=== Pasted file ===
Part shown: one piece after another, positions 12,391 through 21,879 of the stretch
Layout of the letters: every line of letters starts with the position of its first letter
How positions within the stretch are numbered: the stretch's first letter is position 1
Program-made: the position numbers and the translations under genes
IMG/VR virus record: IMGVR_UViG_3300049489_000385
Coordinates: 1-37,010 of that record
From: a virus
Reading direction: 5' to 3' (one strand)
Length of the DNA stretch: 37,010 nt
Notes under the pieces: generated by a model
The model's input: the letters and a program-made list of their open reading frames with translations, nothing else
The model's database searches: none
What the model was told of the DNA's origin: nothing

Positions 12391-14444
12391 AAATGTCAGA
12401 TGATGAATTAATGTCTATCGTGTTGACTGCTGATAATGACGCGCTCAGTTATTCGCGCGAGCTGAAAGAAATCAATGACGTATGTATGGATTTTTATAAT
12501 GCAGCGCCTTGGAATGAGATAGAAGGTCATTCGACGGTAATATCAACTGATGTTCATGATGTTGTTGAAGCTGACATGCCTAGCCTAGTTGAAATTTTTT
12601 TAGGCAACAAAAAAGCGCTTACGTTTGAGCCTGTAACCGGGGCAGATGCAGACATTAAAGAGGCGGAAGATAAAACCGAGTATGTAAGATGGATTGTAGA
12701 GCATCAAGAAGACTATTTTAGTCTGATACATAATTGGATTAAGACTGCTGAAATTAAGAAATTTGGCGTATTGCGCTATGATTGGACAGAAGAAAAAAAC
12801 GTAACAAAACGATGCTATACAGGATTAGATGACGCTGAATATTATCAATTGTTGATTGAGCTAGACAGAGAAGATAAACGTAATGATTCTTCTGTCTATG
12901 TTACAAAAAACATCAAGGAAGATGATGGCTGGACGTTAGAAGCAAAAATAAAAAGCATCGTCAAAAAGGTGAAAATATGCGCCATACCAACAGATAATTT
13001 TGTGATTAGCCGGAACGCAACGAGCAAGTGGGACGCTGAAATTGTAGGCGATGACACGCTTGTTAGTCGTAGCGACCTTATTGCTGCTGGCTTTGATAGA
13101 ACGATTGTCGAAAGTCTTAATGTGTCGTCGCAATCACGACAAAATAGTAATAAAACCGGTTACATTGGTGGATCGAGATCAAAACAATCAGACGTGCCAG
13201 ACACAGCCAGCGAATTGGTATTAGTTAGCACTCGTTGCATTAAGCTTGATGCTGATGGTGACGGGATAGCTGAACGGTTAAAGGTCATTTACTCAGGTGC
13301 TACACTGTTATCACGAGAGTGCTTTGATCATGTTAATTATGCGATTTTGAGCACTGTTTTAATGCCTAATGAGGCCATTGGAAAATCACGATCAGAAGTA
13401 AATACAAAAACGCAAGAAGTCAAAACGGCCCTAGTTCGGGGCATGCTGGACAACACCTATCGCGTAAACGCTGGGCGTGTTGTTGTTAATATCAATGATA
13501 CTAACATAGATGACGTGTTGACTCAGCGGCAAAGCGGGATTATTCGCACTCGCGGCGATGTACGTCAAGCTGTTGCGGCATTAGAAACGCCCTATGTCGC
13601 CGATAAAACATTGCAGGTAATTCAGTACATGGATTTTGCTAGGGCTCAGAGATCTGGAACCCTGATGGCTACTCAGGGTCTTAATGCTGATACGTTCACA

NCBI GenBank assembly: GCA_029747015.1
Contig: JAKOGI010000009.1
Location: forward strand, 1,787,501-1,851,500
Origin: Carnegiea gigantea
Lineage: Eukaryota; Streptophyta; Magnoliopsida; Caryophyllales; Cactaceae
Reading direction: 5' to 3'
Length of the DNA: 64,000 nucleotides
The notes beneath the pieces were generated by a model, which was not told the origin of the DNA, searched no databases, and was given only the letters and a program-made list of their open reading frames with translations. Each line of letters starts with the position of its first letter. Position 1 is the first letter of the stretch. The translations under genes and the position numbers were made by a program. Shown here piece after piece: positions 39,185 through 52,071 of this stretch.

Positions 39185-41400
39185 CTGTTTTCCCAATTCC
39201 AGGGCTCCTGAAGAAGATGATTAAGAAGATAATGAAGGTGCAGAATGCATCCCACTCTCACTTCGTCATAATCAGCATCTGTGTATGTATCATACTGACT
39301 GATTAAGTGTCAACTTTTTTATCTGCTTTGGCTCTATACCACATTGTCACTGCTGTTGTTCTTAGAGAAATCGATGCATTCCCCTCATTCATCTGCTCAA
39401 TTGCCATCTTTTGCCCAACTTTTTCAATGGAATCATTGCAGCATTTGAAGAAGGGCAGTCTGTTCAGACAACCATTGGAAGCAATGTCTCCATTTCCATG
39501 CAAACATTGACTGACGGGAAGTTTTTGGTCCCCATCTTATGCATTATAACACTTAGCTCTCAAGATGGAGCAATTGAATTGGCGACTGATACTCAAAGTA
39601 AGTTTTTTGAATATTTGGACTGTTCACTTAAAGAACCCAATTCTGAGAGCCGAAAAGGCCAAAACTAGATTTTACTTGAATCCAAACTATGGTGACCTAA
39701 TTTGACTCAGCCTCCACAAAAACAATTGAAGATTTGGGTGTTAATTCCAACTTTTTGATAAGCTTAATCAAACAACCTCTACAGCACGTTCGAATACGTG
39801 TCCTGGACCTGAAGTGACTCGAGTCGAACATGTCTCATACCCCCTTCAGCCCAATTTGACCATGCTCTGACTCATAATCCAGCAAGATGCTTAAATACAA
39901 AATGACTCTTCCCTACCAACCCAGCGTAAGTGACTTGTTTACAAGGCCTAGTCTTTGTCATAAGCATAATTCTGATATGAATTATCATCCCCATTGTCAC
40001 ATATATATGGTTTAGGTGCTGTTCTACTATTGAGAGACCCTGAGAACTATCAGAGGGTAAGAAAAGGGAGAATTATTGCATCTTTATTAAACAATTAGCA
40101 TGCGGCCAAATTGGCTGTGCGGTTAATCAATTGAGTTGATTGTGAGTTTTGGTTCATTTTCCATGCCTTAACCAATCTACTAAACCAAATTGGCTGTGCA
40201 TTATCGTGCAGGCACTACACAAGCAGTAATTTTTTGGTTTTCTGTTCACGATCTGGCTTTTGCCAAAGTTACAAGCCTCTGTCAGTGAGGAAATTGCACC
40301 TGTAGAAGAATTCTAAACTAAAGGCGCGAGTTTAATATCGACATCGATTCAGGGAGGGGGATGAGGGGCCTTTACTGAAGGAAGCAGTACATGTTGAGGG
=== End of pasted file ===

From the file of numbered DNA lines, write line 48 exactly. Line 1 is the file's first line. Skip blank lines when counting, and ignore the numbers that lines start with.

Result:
40101 TGCGGCCAAATTGGCTGTGCGGTTAATCAATTGAGTTGATTGTGAGTTTTGGTTCATTTTCCATGCCTTAACCAATCTACTAAACCAAATTGGCTGTGCA